Pope Paul VI makes a Pilgrimage to Namugongo Martyrs Shrine – 1964
Uganda wrote a golden page in history when Pope Paul VI became the first Roman Catholic Pontiff to go out of the Vatican gates on a foreign trip to Africa and more particularly to Uganda on July 31- August 2. Despite the fact that he had canonized the Uganda Martyrs on October 18, 1964, the thought of the Pope coming to Africa was something that only a few dared to dream about.
According to the New Vision article published online on Sunday 25th August, 2015, The first Pope to visit the Uganda and the Uganda Martyrs Shrine was Pope Paul the IV and his invitation to visit Uganda in 1969 came out of a joke! According to the archives at Lubaga Cathedral, the then Archbishop of Kampala, Emmanuel Nsubuga, had gone to the Vatican fundraising for Namugongo Shrine in March 1969. He travelled with a woven bag locally called a kikapu with which he was fundraising. When he got an audience with Pope Paul VI, he presented the kikapu to the Pope and asked him to bless it. He then used the opportunity to discuss the Uganda Martyrs. And on that day, the pope contributed UGX 140,000, which was almost over UGX 1,000,000,000 ( 1 Billion) of Uganda`s current currency value.
Speechless Archbishop Nsubuga, in appreciation, asked him to come and lay the foundation stone at Namugongo but he got no answer. Later, during the mass at St Peters Basilica Rome on the Feast of St Joseph, March 19, Pope Paul VI announced his decision to visit Uganda later that year. It had never been heard of that a pope could visit an African country! According to sources, the decision met resistance from within the Vatican. The head of the Vatican finance committee, which organized the pope’s visits abroad, Archbishop, Paul Marcinkus, told the media: “It’s easier to organize a trip to the moon than a trip for the pope to Africa!”
He cited such hurdles as weak governments, poor infrastructure and local hazards that could threaten the pope’s health. But he was wrong! Pope Paul VI arrived in Uganda on July 31 and left safely on August 2, 1969 without any nasty incident. He was not eaten by any lions, did not contract any malaria and there was no security threat on his life. In fact, a year later in 1970, when he visited the Philippines, he was attacked by a Bolivian painter, Benjamin Mendoza, with a dagger and wounded in the chest at Manila airport. The injury turned out to be minor.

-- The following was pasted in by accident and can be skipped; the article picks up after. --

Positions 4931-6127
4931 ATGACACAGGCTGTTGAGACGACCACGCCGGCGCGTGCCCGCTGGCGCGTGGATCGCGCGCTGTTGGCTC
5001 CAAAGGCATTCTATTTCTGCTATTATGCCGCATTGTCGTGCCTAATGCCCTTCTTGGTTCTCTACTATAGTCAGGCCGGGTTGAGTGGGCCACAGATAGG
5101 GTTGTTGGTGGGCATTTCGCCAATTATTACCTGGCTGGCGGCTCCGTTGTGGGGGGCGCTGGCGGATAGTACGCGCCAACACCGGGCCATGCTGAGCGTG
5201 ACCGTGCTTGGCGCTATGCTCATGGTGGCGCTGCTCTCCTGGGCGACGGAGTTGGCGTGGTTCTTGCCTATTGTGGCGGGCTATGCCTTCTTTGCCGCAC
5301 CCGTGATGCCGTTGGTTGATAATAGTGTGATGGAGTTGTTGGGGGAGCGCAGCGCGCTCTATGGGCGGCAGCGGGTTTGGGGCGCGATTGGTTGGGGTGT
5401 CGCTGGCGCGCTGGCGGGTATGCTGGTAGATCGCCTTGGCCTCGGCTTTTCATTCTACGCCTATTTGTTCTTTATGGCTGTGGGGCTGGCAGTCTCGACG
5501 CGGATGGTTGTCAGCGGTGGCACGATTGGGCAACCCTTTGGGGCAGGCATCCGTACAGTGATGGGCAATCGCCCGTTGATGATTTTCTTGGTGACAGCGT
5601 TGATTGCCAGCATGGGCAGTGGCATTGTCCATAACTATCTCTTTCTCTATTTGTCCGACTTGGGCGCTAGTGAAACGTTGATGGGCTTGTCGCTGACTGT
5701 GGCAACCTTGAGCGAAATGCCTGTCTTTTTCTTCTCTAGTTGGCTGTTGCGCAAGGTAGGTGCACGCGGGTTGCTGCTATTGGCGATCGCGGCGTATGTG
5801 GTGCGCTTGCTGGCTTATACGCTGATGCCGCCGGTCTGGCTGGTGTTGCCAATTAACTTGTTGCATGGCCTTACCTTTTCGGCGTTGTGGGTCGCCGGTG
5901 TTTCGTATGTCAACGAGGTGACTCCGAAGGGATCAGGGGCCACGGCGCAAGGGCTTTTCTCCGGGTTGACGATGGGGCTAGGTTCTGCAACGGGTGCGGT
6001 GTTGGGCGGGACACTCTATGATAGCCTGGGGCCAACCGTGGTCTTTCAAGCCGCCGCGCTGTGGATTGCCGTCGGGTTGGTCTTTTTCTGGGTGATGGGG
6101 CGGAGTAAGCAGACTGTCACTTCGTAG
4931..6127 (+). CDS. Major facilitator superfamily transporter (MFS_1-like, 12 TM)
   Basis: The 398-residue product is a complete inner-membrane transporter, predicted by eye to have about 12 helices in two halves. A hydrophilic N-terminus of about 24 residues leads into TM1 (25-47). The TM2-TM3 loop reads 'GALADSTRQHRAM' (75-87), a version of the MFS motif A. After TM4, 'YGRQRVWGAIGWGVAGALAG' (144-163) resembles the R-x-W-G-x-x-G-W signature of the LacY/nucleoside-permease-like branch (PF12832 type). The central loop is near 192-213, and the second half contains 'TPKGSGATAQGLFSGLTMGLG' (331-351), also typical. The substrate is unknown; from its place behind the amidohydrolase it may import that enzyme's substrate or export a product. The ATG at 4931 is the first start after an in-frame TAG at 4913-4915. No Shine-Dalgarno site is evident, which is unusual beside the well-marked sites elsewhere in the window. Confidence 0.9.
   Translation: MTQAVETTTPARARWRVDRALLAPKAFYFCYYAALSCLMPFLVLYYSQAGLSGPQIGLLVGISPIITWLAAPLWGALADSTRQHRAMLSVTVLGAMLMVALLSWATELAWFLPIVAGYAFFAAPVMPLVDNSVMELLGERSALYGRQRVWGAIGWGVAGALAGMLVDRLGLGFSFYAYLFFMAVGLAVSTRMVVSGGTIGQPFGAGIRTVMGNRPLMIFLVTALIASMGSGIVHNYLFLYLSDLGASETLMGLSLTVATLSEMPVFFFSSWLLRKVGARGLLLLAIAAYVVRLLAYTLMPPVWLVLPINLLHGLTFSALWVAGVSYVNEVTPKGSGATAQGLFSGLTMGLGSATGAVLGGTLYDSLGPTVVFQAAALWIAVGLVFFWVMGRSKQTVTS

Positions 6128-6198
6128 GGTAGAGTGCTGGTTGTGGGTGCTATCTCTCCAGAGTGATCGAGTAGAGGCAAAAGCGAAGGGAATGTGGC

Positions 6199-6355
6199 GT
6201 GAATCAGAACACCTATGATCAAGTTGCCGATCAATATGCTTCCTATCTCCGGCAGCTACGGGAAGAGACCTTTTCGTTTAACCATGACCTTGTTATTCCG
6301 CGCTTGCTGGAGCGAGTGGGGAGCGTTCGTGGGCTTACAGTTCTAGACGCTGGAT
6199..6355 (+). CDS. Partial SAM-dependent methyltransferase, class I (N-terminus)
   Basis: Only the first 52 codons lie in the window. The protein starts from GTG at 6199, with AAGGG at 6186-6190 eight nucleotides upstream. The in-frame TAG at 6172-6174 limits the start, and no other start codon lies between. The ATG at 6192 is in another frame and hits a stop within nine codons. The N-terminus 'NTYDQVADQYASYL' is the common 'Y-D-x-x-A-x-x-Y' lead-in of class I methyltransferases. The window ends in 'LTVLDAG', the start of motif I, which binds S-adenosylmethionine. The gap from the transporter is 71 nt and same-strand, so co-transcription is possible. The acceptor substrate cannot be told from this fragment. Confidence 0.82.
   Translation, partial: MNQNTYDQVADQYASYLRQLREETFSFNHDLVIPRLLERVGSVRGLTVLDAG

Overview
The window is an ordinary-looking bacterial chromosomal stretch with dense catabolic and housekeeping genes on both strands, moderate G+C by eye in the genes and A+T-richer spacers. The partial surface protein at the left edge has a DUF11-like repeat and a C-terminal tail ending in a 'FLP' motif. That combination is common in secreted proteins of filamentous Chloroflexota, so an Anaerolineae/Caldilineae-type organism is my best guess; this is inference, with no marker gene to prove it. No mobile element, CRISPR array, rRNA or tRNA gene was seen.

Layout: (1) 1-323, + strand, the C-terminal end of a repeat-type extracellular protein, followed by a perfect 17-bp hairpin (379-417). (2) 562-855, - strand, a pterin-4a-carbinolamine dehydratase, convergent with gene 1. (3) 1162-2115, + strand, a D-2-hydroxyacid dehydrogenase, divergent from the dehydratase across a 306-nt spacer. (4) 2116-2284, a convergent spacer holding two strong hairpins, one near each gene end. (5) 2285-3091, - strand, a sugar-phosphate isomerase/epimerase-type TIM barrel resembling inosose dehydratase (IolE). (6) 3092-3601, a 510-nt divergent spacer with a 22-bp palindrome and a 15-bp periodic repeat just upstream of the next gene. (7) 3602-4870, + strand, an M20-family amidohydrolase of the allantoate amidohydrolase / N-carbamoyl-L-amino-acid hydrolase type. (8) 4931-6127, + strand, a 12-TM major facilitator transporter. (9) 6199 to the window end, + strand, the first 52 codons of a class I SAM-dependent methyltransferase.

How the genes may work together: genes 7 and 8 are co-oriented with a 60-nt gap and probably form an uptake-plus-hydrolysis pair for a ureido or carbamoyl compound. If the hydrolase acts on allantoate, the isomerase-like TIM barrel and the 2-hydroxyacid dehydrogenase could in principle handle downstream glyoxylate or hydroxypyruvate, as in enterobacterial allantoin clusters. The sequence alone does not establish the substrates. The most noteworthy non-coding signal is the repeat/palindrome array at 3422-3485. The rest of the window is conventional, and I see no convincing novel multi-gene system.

To honor these modern saints, Paul VI became the first reigning pope to visit sub-Saharan Africa when he visited Uganda in July 1969; a visit which included a pilgrimage to the site of the martyrdom at Namugongo. He also dedicated a site for the building of a shrine church in honor of the martyrs, at the spot where Charles Lwanga was killed. The shrine church itself, was dedicated in 1975 and it was subsequently named a basilica church, a high honor in Catholicism.
During his Sermon at the Shrine, Pope Paul VI said ““By now you Africans you are missionaries to yourselves” The Pope stated at Lubaga Cathedral on his first day of his three days’ visit to Uganda on July 31, 1969. Pope Paul VI was the first reigning pope to visit sub-Saharan Africa.
Archbishop Robert Runcie of Canterbury makes a Pilgrimage to Namugongo Martyrs Shrine – 1984
The Head of the worldwide Anglican Communion Archbishop Robert Runcie of Canterbury, also visited Uganda to make holy pilgrimage to the Namugongo Martyrs Shrine in January 1984.